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Bringing Leather Out of the Closet

Larry Townsend and the Legacy of The Leatherman's Handbook

By Dusk Peterson

"Larry Townsend doesn't have an entry in Wikipedia," my boy announced after he searched for online information to help explain to vanilla friends who the late author of The Leatherman's Handbook had been.

To a large extent, Mr. Townsend was a victim of the nature of the Internet: its tendency to render invisible anyone whose greatest accomplishments occurred before the creation of the World Wide Web. A few articles about Mr. Townsend's work for the Homophile Effort for Legal Protection (H.E.L.P.) in the early 1970s turn up in a search on EBESCOhost; otherwise, all pre-Internet references to him are non-existent.

But Larry Townsend has never been as well known outside the leather world as he ought to be, despite the fact that an entire generation of gay clones owe a great deal to him. At a time when the media invariably depicted gays as effeminate, how many gay men would have worn blue jeans and leather jackets in the late 1970s if Mr. Townsend hadn't blown open the secret of a brotherhood of masculine gay men in 1972? Would the Village People have sung "leather, leather" and extolled the virtues of "Levi's and T's" and included among their icons a leatherman? Would Judas Priest have sung that it was "hell bent for leather" and dazzled its fans with bikes and chains? (Lead singer Rob Halford – a closet leatherman – admitted in later years that he established his group's fashion sense by the simple act of buying the appropriate trappings from a leather store.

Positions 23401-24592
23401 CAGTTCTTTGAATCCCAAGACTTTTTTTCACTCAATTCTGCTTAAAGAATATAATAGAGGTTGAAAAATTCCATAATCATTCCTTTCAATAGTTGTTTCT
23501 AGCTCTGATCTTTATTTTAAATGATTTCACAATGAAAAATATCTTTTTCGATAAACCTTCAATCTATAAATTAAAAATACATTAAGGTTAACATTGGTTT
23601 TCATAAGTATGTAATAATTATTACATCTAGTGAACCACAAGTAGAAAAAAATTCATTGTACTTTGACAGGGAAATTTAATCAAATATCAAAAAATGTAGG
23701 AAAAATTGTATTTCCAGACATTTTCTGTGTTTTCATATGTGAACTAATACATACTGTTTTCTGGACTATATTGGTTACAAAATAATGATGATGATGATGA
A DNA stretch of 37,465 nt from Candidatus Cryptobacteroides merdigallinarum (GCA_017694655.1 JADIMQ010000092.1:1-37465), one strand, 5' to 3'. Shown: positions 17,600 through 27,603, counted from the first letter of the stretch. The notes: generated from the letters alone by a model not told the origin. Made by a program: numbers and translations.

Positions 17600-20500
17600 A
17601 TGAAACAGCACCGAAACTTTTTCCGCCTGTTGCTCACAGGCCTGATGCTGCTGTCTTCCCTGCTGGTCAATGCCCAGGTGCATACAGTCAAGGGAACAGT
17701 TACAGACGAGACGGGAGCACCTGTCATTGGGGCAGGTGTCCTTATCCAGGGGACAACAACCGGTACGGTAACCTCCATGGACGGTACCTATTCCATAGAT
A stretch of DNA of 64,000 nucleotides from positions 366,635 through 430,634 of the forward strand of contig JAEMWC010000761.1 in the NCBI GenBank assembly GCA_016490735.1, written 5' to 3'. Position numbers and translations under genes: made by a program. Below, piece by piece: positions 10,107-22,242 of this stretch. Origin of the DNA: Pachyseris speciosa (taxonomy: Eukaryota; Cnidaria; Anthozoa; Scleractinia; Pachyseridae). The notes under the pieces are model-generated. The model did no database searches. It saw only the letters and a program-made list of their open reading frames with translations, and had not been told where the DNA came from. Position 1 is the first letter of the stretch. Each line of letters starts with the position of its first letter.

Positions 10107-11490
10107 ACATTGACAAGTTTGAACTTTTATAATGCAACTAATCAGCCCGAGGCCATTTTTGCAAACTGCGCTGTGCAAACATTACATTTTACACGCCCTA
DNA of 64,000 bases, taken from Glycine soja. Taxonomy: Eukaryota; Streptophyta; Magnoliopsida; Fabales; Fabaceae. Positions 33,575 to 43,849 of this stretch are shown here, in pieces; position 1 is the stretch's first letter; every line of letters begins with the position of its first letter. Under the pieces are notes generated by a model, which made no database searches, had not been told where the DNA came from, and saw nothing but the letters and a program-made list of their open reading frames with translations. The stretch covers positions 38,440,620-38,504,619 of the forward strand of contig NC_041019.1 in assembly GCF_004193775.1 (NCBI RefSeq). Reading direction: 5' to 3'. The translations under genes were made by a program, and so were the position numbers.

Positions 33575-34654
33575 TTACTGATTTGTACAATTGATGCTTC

Mr. Townsend's accomplishments in 1972 remain largely invisible because he influenced people who in turn influenced the outside world. To this day, The Leatherman's Handbook cannot be found on your average library bookshelf . . . but other books and movies and televisions shows, influenced by the men who learned about leather through Mr. Townsend, are widely visible.

I was one of a later generation that owes something to Larry Townsend's work.

I have a vivid memory of reading The Leatherman's Handbook in June 1994, one month after I began to learn about leather. I'd borrowed the original edition of the book through interlibrary loan at the local university library (the library staff, wonderful professionals, didn't blink an eye) and had glanced at it as I neared the Washington Metro, thinking that such an early work about leather would be a hash, providing little useful information about leather at that time.

Instead, I found a well-rendered description of leather life, including – oh, what a discovery for a budding leather history writer! – a survey of leathermen at that time, lovingly detailing the various types of interests they had.

I ended up reading the entire book on the Metro.

Yet even those who do not deliberately seek out information on leather may feel the faint passing of Mr. Townsend's footsteps.